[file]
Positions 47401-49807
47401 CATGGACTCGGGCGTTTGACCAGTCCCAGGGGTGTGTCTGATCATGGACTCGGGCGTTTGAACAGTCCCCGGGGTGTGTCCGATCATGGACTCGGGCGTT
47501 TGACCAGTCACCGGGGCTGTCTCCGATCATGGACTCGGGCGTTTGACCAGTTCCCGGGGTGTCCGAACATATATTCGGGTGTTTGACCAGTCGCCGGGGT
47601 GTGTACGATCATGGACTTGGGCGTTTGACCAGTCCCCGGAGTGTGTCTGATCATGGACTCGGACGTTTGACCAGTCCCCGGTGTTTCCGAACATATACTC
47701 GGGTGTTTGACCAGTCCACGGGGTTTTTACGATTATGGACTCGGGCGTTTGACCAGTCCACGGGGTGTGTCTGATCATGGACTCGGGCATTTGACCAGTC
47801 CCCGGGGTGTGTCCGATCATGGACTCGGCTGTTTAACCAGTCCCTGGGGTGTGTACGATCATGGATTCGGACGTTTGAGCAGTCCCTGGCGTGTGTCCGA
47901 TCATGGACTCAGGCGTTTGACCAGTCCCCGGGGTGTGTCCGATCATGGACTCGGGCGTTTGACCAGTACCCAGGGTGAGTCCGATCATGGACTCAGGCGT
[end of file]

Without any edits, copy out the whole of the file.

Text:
Positions 47401-49807
47401 CATGGACTCGGGCGTTTGACCAGTCCCAGGGGTGTGTCTGATCATGGACTCGGGCGTTTGAACAGTCCCCGGGGTGTGTCCGATCATGGACTCGGGCGTT
47501 TGACCAGTCACCGGGGCTGTCTCCGATCATGGACTCGGGCGTTTGACCAGTTCCCGGGGTGTCCGAACATATATTCGGGTGTTTGACCAGTCGCCGGGGT
47601 GTGTACGATCATGGACTTGGGCGTTTGACCAGTCCCCGGAGTGTGTCTGATCATGGACTCGGACGTTTGACCAGTCCCCGGTGTTTCCGAACATATACTC
47701 GGGTGTTTGACCAGTCCACGGGGTTTTTACGATTATGGACTCGGGCGTTTGACCAGTCCACGGGGTGTGTCTGATCATGGACTCGGGCATTTGACCAGTC
47801 CCCGGGGTGTGTCCGATCATGGACTCGGCTGTTTAACCAGTCCCTGGGGTGTGTACGATCATGGATTCGGACGTTTGAGCAGTCCCTGGCGTGTGTCCGA
47901 TCATGGACTCAGGCGTTTGACCAGTCCCCGGGGTGTGTCCGATCATGGACTCGGGCGTTTGACCAGTACCCAGGGTGAGTCCGATCATGGACTCAGGCGT